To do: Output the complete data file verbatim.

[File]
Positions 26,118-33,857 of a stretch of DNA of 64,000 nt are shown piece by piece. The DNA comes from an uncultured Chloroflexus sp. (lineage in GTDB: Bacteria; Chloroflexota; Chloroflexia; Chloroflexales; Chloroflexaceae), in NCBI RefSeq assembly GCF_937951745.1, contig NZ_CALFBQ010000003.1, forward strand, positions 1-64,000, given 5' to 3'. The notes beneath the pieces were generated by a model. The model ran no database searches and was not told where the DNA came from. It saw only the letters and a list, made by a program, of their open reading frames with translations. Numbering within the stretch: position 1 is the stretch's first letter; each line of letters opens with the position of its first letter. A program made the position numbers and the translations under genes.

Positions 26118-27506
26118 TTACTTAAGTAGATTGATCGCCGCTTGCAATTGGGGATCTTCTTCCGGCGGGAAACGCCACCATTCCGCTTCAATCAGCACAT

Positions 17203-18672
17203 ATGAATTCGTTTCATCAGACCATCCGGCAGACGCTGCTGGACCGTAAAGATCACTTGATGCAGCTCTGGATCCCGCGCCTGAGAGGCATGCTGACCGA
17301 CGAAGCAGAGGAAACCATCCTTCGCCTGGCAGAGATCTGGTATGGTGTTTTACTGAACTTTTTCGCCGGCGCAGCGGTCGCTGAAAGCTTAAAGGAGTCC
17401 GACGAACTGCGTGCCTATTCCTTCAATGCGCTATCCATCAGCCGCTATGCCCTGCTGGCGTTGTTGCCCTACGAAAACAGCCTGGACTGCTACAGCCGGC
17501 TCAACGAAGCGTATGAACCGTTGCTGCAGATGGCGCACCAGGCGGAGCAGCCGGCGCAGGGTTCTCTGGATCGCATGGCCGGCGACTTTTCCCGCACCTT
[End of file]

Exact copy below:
Positions 26,118-33,857 of a stretch of DNA of 64,000 nt are shown piece by piece. The DNA comes from an uncultured Chloroflexus sp. (lineage in GTDB: Bacteria; Chloroflexota; Chloroflexia; Chloroflexales; Chloroflexaceae), in NCBI RefSeq assembly GCF_937951745.1, contig NZ_CALFBQ010000003.1, forward strand, positions 1-64,000, given 5' to 3'. The notes beneath the pieces were generated by a model. The model ran no database searches and was not told where the DNA came from. It saw only the letters and a list, made by a program, of their open reading frames with translations. Numbering within the stretch: position 1 is the stretch's first letter; each line of letters opens with the position of its first letter. A program made the position numbers and the translations under genes.

Positions 26118-27506
26118 TTACTTAAGTAGATTGATCGCCGCTTGCAATTGGGGATCTTCTTCCGGCGGGAAACGCCACCATTCCGCTTCAATCAGCACAT

Positions 17203-18672
17203 ATGAATTCGTTTCATCAGACCATCCGGCAGACGCTGCTGGACCGTAAAGATCACTTGATGCAGCTCTGGATCCCGCGCCTGAGAGGCATGCTGACCGA
17301 CGAAGCAGAGGAAACCATCCTTCGCCTGGCAGAGATCTGGTATGGTGTTTTACTGAACTTTTTCGCCGGCGCAGCGGTCGCTGAAAGCTTAAAGGAGTCC
17401 GACGAACTGCGTGCCTATTCCTTCAATGCGCTATCCATCAGCCGCTATGCCCTGCTGGCGTTGTTGCCCTACGAAAACAGCCTGGACTGCTACAGCCGGC
17501 TCAACGAAGCGTATGAACCGTTGCTGCAGATGGCGCACCAGGCGGAGCAGCCGGCGCAGGGTTCTCTGGATCGCATGGCCGGCGACTTTTCCCGCACCTT